I have a random thought for improving the American models—ask Cindy Crawford.  She graduated as valedictorian of her high school in Illinois and earned a scholarship for chemical engineering at Northwestern University.  Cindy has all the talents to create a convergence of fashion and statistical models.  That would be really sweet.

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Studies on the intelligence of cats versus dogs and their owners

It is a demonstrable fact that dogs know calculus as reported here by The Mathematical Association of America.  On the other hand, everyone knows that cats, while obviously intelligent, are too lazy to learn any tricks like all dogs do, at least until they become too old.  Therefore, for these two reasons, dogs must be smarter than cats by my reckoning.

But now comes news that felines fathom physics, or at least they naturally grasp the principles of gravity.  This conclusion comes from an ingenious experiment on thirty cats done by Japanese researchers.  The creatures were found to be inordinately curious about magnetic balls that did not fall out of an overturned metal container.  For more details, see this recap by phys.org.

Then to make matters worse for dog lovers like myself, a recent study by a Wisconsin researcher indicates that cat owners are smarter than dog owners.  Read it here in Psychology Today and whimper.  If it’s any consolation, the study shows that dog people are less neurotic.

“The greatest pleasure of a dog is that you may make a fool of yourself with him, and not only will he not scold you, but he will make a fool of himself, too.”

― Samuel Butler

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Hold on a second—the lords of time elect to extend the year of 2016

The controllers of clocks at the International Earth Rotation and Reference Systems Service (IERS) decided recently that 2016 ought to leap an extra second to stay in synch with Earth’s rotation.  This will create a great deal of consternation for computers, thus IERS is giving six months’ notice for IT people to prepare themselves.  Despite that lead time, about 10 percent of networks around the world are expected to fail, e.g.; a worldwide airline booking system that went down in 2012 for several hours when its computers’ internal clocks could not reconcile the discrepancy with outside systems. (I suggest you stock up on water, food stuffs and toilet paper.)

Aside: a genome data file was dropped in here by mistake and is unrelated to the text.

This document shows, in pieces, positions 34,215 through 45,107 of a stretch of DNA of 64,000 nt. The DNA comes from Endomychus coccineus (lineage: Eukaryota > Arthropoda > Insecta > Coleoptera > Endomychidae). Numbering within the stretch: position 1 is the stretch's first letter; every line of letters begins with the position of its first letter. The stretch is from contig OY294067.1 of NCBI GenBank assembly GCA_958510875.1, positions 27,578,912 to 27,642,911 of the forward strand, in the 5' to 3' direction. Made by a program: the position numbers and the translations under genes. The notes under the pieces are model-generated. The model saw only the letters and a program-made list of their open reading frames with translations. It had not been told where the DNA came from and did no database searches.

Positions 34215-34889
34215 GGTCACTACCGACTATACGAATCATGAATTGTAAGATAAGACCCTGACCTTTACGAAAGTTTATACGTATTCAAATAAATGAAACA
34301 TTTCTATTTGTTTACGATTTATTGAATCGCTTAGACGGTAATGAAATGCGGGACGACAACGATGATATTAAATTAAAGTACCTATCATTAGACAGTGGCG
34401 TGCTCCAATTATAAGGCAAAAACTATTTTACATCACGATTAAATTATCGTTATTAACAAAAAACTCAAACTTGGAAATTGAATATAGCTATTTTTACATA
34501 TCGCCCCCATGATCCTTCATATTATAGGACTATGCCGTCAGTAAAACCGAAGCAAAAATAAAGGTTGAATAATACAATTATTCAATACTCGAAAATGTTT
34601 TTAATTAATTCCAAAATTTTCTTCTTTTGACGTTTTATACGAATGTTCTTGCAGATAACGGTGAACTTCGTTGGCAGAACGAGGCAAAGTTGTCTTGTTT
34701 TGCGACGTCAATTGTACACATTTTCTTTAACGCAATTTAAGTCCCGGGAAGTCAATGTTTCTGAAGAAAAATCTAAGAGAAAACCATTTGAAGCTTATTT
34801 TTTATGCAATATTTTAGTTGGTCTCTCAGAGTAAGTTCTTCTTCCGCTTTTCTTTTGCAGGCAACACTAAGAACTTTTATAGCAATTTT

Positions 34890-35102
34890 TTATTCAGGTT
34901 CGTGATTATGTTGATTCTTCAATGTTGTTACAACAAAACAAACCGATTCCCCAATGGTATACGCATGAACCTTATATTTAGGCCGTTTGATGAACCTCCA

Here are some stats I gleaned from reports on this astronomical happening by New Scientist and National Geographic:

  • Clocks will read 23:59:60 on the 31st of December (I am doubtful this will work on my timepieces)
  • 86,400 seconds tick off every day on the master atomic clock for Coordinated Universal Time (UTC), however; the push and pull of the Moon causes the Earths massively heavy oceans to slosh around, which decelerates the spin between 1.5 and two milliseconds every 24 hours, on average.
  • Gauging by sightlines from far off galaxies, IERS monitors changes to Earth’s spin. When it goes off by more than 0.9 seconds plus or minus, they mandate a 1 second adjustment.
  • In 1972, when the adjustments began, the world got 10 extra seconds to make up for lost time. Since then 16 more seconds have been added—the last one on June 30, 2015. IERS have never removed a second. (If you are a rocket scientist, please compute how long it will it be until the Earth stops and let me know so I have plenty of time to begin packing up my things.)

Since antiquity the Earth’s rotation has provided us with our timescale – it is the Earth’s rotation that gives us our most basic unit of time, the solar day.

— Rory McEvoy, Curator of Horology, Royal Observatory Greenwich